Since becoming more aware of this general topic, I have found that a surprising number of picture books feature things that can at least be used to start conversations in this direction. But in general we have just kind of tried to prepare DS for the shock of a new baby - not a ready-made playmate, but rather a squealing, screaming, non-mobile, non-talking, and incredibly attention-demanding little thing. Similarly as you would prepare any young child for the arrival of a new baby, really, be it by birth or adoption. If we end up not doing concurrent planning, we can adjust those expectations once we have a pretty definite match, to suit the age of the child.

Nervouslurker how old is your BC? Ours didn't even have a conversation with our assessing SW. She observed him for a bit when he came home from nursery school whilst her one-to-one meeting with DP was still ongoing. That was all.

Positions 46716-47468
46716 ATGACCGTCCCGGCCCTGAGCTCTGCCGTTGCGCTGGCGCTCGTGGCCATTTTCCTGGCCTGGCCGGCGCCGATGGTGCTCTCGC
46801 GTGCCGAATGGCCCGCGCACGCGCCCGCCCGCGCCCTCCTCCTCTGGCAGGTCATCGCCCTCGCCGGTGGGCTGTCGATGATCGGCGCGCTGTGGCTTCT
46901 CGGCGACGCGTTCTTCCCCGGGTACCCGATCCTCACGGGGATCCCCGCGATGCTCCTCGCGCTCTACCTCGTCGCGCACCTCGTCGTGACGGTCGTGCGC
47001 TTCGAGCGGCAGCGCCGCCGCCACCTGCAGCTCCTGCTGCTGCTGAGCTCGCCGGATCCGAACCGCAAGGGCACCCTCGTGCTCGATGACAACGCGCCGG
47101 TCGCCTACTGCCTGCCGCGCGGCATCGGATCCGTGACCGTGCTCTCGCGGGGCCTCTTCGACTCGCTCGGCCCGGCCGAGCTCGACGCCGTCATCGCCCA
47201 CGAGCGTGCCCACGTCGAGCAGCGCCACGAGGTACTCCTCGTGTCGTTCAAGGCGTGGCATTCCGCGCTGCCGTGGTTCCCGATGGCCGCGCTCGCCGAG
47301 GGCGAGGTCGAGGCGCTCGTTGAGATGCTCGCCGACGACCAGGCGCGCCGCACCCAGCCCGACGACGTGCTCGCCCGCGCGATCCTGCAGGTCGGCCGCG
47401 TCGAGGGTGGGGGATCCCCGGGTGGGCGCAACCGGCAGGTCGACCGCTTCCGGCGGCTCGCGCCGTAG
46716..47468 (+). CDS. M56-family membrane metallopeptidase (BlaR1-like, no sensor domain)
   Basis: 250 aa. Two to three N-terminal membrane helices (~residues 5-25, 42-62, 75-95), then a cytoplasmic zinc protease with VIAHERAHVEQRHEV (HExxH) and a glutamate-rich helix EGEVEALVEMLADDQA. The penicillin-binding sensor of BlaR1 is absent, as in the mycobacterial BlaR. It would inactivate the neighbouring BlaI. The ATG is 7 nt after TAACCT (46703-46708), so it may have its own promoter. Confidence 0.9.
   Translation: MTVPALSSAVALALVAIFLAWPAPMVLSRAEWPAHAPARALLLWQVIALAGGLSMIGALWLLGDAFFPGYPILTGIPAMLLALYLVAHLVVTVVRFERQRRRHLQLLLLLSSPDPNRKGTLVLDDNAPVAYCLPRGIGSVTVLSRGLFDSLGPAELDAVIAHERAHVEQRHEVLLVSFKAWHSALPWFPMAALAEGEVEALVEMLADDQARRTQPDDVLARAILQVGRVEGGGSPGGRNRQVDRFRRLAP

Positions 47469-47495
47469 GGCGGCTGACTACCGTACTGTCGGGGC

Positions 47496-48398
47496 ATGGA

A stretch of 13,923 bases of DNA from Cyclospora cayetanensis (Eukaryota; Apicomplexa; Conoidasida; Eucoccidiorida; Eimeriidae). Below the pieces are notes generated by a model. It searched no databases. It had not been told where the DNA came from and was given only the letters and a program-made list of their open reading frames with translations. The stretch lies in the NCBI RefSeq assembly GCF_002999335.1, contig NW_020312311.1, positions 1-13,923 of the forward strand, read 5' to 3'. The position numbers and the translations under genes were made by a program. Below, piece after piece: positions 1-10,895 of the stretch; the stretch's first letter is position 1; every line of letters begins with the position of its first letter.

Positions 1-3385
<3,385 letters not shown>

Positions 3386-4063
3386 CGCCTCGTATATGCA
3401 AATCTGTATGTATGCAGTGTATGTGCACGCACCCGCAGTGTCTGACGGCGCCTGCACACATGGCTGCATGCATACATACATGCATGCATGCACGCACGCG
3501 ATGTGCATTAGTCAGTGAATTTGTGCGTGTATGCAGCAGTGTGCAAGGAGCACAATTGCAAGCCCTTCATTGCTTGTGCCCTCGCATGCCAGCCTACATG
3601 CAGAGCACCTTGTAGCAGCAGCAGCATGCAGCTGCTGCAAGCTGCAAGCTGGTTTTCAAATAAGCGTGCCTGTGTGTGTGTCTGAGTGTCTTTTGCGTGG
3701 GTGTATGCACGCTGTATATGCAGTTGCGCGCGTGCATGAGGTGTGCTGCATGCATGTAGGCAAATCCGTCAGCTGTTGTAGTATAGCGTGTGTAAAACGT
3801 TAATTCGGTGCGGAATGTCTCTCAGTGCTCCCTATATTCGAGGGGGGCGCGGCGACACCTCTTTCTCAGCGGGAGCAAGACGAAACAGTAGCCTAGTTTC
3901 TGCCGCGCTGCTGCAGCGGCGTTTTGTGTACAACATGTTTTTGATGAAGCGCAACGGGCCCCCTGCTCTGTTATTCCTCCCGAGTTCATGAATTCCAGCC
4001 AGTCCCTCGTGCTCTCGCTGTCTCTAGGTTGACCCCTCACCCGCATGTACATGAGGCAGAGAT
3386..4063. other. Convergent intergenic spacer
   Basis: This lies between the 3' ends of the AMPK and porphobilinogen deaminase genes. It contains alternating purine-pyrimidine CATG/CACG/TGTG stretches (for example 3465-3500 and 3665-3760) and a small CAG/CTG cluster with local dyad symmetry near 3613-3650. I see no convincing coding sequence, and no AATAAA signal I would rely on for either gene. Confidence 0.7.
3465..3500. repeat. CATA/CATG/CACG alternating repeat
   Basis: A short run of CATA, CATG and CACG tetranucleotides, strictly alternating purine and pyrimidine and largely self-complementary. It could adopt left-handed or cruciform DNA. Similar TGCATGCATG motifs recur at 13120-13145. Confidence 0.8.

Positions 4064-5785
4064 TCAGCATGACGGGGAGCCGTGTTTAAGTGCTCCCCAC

Squigglypig Mon 19-May-14 22:27:38

Thanks everyone. I'm finding the Arletta James one quite hard work tbh. I just want to read positive adoption stories but keep reading about the challenging side of some adoptees behaviour and it is making me question what we're doing given that some days we find it pretty hard work keeping up with our relatively easy going DD!

We read a lot to DD so that's definitely a good option, I know what you mean about a lot of pic books having a theme of adoption and making new families. And fairy tales are pretty good on loss and grief.

The idea of concurrent planning seemed okay in principle to us but financially it seemed too much of a risk. I don't mind missing out on the very early baby stages in any case as I found them quite challenging. My LA also doesn't offer a course for birth children but I think the SW will make sure she is chatted to as part of the assessment.